Steve Brown – CF
Donovan Solano – 2B
Reynaldo Rodríguez – 1B
Carlos Villalobos – 3B
Édgar Rentería – SS
Jolbert Cabrera – RF
Jhonatan Solano – C
Jorge Cortez – LF
Diover Ávila – DH
The pitching staff has less experience internationally, but does have several positive attributes as a unit. All of the staff has at least two seasons of minor league ball to their credit, with a few that have accrued significant experience. The hurlers are also adept at keeping balls in the yard, allowing less than a home run per inning collectively. Additionally, most have good strikeout rates while limiting walks, which will be an advantage against some of less experienced batters in the bracket.
Without the trifecta of major league pitchers, the group has no distinguishable leader. Likely to earn a starts is Javier Ortiz, the veteran of the group with 11 professional seasons in the US and an appearance at the 2010 South American Games. He has a career record of 44-47, pitching briefly in the Mexican League this year after a strong performance in the CBL last winter. He finished 8-1 with a 2.07 ERA in Colómbia’s domestic league. Along with Villalobos, he is the only Colombian to see playing time in Europe, recording an 8-3 record thanks to a 1.71 ERA for Cariparma Parma in 2007.
Others potentially in line for starts are Sugar Marimon, Ivan Julio, and Sergio Gómez. Marimon has a 4.36 ERA in 88 games, mostly starts, in the minor leagues. Julio was 6-2 with a 3.11 with a 3.77 strikeout-to-walk ratio. Despite being in a rookie league, he pitched into the seventh inning regularly but did not wear down, finishing 4-1 with a 2.35 ERA in last eight starts.
Gómez is a rising Red Sox prospect who was named to the Gulf Coast League All-Star team after a stellar season. The righty was 5-4 with a 2.89 ERA and struck out almost a batter per inning while allowing very few walks. His 5.45 strikeout-to-walk ratio was second in the minor leagues, despite only turning 19 in August.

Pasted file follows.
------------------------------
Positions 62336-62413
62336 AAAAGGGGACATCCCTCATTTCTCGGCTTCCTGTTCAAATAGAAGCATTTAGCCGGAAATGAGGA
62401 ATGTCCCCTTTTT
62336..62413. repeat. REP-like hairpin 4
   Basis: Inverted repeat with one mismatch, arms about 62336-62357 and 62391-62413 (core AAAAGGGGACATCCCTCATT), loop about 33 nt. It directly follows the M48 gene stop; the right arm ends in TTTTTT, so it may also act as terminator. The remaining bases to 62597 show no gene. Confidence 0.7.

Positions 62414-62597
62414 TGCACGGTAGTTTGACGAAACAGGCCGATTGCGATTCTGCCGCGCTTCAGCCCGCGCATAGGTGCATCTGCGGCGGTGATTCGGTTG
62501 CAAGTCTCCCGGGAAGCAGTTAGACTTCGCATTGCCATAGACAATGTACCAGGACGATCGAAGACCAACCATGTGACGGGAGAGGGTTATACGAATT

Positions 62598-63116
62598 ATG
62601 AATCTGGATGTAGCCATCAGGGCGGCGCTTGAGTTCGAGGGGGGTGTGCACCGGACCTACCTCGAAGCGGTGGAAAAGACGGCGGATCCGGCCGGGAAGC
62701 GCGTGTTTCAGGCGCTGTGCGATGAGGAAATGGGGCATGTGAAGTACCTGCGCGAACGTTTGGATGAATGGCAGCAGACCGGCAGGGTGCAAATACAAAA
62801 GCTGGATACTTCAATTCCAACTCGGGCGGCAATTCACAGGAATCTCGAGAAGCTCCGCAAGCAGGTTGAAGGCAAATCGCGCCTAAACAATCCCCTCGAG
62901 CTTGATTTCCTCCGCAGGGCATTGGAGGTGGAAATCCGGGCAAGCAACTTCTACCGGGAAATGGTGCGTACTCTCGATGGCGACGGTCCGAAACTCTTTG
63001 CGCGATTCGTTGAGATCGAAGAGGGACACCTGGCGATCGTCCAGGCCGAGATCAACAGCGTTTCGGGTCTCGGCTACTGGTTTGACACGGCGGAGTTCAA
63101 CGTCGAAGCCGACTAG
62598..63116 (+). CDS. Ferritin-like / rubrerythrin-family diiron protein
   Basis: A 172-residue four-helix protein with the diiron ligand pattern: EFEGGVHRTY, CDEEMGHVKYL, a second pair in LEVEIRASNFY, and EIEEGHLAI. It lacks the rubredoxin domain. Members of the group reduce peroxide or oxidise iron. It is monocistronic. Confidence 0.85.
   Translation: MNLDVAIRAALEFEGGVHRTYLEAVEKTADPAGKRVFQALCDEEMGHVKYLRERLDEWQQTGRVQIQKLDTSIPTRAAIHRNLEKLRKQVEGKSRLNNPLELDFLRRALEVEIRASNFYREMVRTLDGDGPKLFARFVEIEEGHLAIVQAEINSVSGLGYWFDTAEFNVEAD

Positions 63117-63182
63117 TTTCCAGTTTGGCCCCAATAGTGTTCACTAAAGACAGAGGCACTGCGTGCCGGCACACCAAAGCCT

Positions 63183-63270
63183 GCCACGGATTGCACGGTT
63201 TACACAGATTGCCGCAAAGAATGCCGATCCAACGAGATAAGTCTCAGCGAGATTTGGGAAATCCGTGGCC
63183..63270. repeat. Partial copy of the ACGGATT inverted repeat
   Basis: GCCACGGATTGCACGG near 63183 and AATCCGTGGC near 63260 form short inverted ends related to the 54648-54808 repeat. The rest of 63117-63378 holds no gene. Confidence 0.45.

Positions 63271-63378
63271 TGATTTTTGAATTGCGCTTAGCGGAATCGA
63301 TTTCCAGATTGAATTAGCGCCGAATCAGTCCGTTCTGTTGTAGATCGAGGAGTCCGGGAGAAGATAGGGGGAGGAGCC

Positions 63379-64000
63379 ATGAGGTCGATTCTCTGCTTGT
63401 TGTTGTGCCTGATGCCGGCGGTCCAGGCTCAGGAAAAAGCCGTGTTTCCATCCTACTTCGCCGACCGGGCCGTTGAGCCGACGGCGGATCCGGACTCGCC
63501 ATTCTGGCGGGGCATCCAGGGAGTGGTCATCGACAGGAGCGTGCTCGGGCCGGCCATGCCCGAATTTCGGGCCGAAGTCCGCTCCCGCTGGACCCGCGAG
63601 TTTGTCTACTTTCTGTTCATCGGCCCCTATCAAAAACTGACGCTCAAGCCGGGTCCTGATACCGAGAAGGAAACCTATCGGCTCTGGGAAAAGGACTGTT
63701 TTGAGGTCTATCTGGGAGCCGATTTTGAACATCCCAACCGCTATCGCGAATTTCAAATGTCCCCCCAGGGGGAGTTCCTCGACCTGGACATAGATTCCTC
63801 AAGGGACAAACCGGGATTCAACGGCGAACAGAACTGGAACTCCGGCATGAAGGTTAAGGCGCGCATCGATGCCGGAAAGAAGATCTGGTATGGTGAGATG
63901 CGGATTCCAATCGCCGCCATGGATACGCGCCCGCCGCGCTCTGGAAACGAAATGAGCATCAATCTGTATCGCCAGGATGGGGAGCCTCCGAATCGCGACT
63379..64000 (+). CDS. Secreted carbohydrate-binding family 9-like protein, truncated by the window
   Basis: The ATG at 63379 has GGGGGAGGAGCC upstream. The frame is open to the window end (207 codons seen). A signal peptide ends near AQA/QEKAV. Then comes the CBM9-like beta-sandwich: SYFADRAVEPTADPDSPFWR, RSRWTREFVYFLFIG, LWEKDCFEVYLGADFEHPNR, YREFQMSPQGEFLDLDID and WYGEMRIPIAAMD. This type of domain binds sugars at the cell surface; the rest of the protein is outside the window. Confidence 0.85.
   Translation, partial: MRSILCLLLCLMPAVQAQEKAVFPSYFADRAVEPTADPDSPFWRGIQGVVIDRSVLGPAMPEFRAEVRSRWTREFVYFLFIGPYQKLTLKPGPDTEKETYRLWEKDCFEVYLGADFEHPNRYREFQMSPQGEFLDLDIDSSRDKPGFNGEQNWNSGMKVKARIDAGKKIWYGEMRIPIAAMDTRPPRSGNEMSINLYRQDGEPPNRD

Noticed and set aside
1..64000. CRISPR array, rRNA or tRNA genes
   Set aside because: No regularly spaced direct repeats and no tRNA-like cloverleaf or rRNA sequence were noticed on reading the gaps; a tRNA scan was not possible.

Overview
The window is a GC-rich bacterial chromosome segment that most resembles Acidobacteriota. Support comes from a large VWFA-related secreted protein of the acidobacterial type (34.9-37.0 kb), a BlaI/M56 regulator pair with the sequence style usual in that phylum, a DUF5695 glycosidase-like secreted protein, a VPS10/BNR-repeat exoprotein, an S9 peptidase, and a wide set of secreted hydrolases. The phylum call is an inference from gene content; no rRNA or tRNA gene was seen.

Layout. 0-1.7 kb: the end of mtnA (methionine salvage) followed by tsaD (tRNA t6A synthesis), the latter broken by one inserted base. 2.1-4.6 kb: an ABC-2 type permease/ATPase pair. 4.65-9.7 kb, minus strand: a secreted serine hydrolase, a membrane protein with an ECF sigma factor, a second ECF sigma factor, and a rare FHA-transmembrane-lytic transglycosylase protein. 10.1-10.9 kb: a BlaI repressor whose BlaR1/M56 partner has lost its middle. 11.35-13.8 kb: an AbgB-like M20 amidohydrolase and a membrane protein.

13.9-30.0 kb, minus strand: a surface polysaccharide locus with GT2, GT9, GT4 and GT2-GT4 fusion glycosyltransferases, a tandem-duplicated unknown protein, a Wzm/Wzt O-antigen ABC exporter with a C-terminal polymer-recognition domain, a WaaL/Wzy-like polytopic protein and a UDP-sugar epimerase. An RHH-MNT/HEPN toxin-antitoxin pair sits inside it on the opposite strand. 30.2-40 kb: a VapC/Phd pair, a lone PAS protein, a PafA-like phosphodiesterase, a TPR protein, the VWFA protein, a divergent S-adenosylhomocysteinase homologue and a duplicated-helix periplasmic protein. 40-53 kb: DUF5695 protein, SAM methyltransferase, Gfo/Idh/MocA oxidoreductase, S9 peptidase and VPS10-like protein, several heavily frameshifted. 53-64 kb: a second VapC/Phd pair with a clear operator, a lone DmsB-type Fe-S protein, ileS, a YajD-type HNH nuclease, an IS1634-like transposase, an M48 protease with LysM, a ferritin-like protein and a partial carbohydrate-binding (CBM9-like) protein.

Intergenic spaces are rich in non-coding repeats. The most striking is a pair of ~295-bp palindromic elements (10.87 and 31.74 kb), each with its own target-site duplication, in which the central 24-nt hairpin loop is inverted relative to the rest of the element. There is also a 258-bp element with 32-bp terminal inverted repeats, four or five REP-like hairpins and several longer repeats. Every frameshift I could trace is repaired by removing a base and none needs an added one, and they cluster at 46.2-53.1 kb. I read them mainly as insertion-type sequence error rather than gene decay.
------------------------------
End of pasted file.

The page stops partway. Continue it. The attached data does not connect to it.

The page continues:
The bullpen should be anchored by Luís Torres and Dayan Díaz. Torres, 33, was signed as an infielder but switched to pitching in his late-20s and has been on the national team since. He pitches in the CBL and was 1-0 with two saves and a 2.16 ERA last winter, earning the save in the championship game.
Díaz is a pitcher in the Houston Astros system and had a dominant 2012. Serving as Single-A Lexington’s closer, the right-hander totalled a 1.85 ERA and struck out 9.9 batters per nine innings. His career ERA in the minors is 2.13.
“We have an advantage over other countries because most of the players [have been] playing in the [Colombian] national tournament and [will] come with good pace, while the other teams will have to gain experience with each other,” declared Manager Pérez. “We arrived here to win and we are very positive because we believe in Colombian talent.”
Colómbia’s first game is on Nov. 16 at 8 p.m. in Rod Carew Stadium in Panamá City. They will take on No. 14 Nicaragua, who advanced to the quarterfinals in the Pan Am Games. Brazil and host nation Panamá will also compete for the right to advance to the 2013 WBC.
All games are televised on www.worldbaseballclassic.com.